Fuseworks Media

Officer used unjustified and excessive force at Rotorua – IPCA

The Independent Police Conduct Authority has found that Police used unjustified and excessive force when arresting a man at Rotorua on 13 September 2021.

Two officers, one being Officer A, observed a car being driven erratically and decided to stop it. The car pulled into the carpark of a nearby motel and by the time the officers arrived, it was parked and empty.

Police noted that the car had been reported stolen and, when Mr Z returned to the car, they questioned him about it. Mr Z provided his details and told the officers the car belonged to him. It was also registered to him on the Police database. Officer A then requested the car keys from Mr Z in order to seize the car, but Mr Z refused to hand them over. After a warning, and with Mr Z still refusing to comply, Officer A arrested him for obstruction.

As Officer A attempted to take Mr Z into custody, Mr Z tried to move away. This resulted in Officer A grabbing Mr Z, pushing him against a nearby wall and then delivering a significant elbow strike, followed by several punches to the body and head of Mr Z. The other officer also took hold of Mr Z, who was finally restrained, handcuffed, and placed into the patrol car. The event was captured by a local CCTV camera.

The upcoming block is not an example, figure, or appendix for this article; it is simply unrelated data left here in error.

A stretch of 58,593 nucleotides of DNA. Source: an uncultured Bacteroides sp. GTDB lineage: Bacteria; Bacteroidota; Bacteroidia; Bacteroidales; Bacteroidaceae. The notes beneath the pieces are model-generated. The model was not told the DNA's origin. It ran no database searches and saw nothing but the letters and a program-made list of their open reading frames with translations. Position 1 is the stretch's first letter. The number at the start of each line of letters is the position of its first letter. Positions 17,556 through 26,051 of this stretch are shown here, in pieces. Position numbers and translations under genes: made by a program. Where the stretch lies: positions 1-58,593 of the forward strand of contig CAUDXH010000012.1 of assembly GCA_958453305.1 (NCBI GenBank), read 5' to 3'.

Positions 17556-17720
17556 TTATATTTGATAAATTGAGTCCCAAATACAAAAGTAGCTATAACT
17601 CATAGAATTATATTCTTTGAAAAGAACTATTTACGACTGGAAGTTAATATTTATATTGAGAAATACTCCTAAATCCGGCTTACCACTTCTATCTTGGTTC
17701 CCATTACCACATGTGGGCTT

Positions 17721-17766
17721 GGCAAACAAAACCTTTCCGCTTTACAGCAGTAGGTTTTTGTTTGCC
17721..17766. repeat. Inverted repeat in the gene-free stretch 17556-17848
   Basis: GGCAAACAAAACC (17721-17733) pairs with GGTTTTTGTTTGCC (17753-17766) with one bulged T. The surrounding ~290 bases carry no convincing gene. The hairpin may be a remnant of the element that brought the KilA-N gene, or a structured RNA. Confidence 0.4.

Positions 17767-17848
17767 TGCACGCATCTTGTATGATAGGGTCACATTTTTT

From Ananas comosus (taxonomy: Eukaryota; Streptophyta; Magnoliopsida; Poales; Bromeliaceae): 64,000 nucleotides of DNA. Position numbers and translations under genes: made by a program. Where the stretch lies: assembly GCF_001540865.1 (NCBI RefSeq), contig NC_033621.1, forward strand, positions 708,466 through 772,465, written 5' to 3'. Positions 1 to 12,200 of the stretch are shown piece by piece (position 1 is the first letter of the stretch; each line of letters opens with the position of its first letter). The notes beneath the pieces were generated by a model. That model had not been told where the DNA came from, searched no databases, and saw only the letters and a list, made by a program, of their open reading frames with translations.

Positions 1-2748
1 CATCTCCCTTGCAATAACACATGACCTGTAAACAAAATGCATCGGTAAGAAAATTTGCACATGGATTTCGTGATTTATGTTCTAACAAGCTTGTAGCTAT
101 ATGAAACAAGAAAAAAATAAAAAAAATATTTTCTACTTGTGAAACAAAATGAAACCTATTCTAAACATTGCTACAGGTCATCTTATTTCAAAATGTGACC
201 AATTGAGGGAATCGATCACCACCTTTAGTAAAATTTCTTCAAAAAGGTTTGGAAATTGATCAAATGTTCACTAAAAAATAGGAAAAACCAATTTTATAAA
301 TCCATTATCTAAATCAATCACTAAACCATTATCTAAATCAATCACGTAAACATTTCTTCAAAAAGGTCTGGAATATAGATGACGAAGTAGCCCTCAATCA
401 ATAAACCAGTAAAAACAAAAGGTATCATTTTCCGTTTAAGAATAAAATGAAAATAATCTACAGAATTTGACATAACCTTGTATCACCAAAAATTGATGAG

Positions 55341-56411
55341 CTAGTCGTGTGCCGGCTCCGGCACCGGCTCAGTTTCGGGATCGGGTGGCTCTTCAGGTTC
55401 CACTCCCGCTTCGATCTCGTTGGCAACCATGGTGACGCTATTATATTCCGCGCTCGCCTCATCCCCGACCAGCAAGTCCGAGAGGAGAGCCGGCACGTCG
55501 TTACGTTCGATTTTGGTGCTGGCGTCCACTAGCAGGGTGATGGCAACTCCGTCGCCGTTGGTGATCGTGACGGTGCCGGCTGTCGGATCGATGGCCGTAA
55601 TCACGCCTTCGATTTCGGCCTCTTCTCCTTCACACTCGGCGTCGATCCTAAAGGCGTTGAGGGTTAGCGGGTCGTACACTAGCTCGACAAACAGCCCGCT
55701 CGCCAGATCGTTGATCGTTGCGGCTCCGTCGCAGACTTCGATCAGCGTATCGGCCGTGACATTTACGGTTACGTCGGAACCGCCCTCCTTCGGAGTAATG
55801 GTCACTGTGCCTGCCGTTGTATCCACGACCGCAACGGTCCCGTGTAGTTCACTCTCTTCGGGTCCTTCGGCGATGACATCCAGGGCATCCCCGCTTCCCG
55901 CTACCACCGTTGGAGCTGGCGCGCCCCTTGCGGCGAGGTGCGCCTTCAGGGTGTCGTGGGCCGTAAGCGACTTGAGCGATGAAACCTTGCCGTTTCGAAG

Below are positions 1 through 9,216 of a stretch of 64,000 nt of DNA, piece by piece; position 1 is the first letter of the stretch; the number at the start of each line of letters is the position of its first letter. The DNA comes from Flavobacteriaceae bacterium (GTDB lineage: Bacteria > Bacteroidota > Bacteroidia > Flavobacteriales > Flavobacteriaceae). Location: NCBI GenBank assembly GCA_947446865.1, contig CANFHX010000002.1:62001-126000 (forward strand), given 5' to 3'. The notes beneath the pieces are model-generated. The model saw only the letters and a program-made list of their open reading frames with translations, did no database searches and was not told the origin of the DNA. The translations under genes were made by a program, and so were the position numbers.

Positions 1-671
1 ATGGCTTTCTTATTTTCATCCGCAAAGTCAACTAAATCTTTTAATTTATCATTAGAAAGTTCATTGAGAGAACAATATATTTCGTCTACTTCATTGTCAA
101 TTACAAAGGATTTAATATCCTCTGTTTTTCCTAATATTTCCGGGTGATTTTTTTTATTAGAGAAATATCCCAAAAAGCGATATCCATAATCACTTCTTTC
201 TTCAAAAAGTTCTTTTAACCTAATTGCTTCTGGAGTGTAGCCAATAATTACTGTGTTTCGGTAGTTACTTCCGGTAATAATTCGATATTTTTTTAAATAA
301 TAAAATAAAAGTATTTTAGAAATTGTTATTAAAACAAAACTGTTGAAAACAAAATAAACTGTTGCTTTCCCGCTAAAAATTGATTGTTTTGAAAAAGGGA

Mr Z was charged with obstruction and resisting arrest, although both charges were withdrawn by Police at Mr Z’s second court appearance.

Initially, under the oversight of the Authority, Police undertook an investigation into the actions of the officers involved. The Authority concluded that the legal analysis underlying the Police conclusions in both the criminal and employment aspects of the case was fundamentally flawed. We conducted an independent investigation.

The Authority found that Officer A had no legal power in the circumstances to require Mr Z to hand over the keys and therefore that the arrest of Mr Z for obstruction was unlawful.

Because the arrest of Mr Z was unlawful, the subsequent force used by Police to effect that arrest was also unjustified under sections 32, 39, 40 and 48 of the Crimes Act 1961.

The Authority additionally found that, even if the arrest had been lawful, the level of force used by Officer A was disproportionate and unreasonable.

 

Powered by Fuseworks and Truescope - Media monitoring, insights and news distribution for New Zealand organisations.